Golden Vine

Written by Jai Sen
Art by Seijuro Mizu, Umeka Asayuki, and Shino Yotsumoto
304 pages, color
Published by Shoto Press

Last year, Jai Sen and Rizky Wasisto Edi’s Garlands of Moonlight was a genuine breakout hit, earning an Eisner nomination and great amounts of critical praise. Now, not only do Sen and Edi have a sequel hitting stores this summer, but Sen is also responsible for a brand new book, The Golden Vine… and history might just be about to repeat itself.

Approximately 2300 years ago, Alexander the Great was poised to conquer the world. An unstoppable force, his army of Greeks conquered everything in its path. And then, at the height of his power, the great love of his life died, and Alexander became reckless and led an ill-fated campaign into India that caused his own death. But in this other timeline, Alexander did conquer the world, thanks to several slightly different choices in life. Now his son, Prince Alexander IV, is summoned back home to take over the throne… but will his father’s empire come tumbling down with a new head of power?

Alexander the Great is an intriguing historical figure—there are several very high-profile movies about him currently in production. It’s no small wonder; it’s fascinating how one man was able to do so much in such a short period of time. Sen’s story in The Golden Vine recognizes the most important aspects of Alexander the Great’s life—his ambitions, his strategies, his loves—and brings them to the forefront in this alternate take on his life. It’s easy to see how if things had gone slightly different that Alexander really could have conquered the world, as Sen’s story dips between the “present” of Prince Alexander IV’s return home, and flashbacks to Alexander the Great in the prime of his life. I was actually both surprised and impressed that a book relying so much on flashbacks was able to hold one’s interest so well; over half of the book’s pages take past as memories of King Hephaestion, of his life with Alexander the Great, or relating letters that Alexander had written. Sen wisely ties the different story threads and timelines together with not only a mystery, but also with the repeating of history, like Alexander the Great’s and Hephaestion’s relationship being mirrored in that of Alexander IV and Eumenos’s love for each other. It’s an ambitious book, but just like this Alexander’s attempt to conquer the world, it’s entirely victorious.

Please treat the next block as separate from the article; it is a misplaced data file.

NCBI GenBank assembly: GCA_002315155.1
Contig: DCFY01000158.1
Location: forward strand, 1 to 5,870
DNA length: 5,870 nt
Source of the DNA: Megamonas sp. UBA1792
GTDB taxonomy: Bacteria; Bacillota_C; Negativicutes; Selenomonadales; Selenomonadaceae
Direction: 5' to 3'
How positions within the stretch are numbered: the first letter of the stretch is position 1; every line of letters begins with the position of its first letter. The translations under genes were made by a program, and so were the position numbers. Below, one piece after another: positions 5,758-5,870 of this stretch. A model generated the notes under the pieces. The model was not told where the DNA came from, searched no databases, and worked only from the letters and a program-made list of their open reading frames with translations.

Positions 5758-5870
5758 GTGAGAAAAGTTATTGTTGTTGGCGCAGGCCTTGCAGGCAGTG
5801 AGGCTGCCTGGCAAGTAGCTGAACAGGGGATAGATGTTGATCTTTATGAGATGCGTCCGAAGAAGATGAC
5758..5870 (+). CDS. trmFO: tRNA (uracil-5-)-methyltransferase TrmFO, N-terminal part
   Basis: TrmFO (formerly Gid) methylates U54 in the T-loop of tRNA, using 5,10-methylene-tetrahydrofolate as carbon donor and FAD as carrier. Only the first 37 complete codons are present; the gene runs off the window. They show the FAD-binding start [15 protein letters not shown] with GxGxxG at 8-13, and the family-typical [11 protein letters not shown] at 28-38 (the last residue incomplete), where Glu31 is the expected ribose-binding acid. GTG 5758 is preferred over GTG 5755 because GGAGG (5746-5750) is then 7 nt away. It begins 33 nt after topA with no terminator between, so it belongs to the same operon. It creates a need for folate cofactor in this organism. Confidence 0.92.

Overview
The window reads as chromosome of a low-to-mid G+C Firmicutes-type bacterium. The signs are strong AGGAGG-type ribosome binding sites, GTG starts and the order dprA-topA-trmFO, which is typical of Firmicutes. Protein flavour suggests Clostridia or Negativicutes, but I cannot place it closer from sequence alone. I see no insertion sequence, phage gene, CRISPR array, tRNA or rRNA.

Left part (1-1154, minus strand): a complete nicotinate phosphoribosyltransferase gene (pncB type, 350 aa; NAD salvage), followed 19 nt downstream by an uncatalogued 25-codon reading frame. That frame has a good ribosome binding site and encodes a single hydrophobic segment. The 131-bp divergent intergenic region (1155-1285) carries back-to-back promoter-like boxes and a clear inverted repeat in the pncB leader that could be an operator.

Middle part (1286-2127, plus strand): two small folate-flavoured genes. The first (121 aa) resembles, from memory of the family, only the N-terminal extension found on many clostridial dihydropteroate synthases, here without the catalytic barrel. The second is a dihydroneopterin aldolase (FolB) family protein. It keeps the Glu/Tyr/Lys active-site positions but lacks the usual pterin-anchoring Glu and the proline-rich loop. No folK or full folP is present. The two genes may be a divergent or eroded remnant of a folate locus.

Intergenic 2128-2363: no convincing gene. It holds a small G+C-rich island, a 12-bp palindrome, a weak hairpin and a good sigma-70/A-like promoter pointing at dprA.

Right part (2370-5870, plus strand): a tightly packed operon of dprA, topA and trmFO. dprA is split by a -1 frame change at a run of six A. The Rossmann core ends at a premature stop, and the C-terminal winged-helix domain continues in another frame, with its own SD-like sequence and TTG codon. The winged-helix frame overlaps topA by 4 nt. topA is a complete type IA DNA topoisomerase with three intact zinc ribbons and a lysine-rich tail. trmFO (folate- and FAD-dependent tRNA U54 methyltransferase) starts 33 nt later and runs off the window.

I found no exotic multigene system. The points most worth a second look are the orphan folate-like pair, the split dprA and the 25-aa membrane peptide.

Seijuro Mizu, Umeka Asayuki, and Shino Yotsumoto’s art in The Golden Vine is impressive in not only how it looks on paper, but how three different artists were able to have look very alike and yet distinct from each other. Each handling a different section of the story—Mizu with Hephaestion’s memories, Asayuki with Alexander IV’s story, and Yotsumoto with Alexander the Great’s letters—it’s easy at a glance to see which of these Japanese artists have tackled any given page. Mizu and Yotsumoto each bring a level of texture to their art in the hair and faces in slightly different ways, while Asayuki’s is the smoothest, apt for the youngest of the narratives in the book. My only real quibble is that I found myself wondering about a lot of the page layouts of The Golden Vine; printed in landscape, it often reads as two vertical columns on the page instead of horizontally from one edge to another. Any experienced reader of comics shouldn’t have too much trouble, thanks to some strong visual cues from the art, but what could have been the sort of book for those not used to sequential art to read might end up being more than a little confusing. One thing the artists do extremely well, though, is work with a special gold metallic ink. It’s impressive in how they were able to keep such an element as a quiet part of the background from one page to the next, only to leap to the forefront and look spectacular just when it needs to. It’s a great way to use the gold ink, keeping it both ordinary and extraordinary at the same time.

The Golden Vine is a genuine joy to read; Shoto Press’s first color book is both a gripping story and a gorgeously presented piece of art. It’s great to see that Garlands of Moonlight wasn’t just a fluke; with each new book, Shoto Press is proving itself to be a publisher with a great design sense and an eye for detail. Solicited in the current Previews for shipping in July 2003, you absolutely must order yourself a copy. (It’s on page 357, and is Diamond code MAY03 2409.) Trust me, you don’t want to miss out on something this good. Well done.

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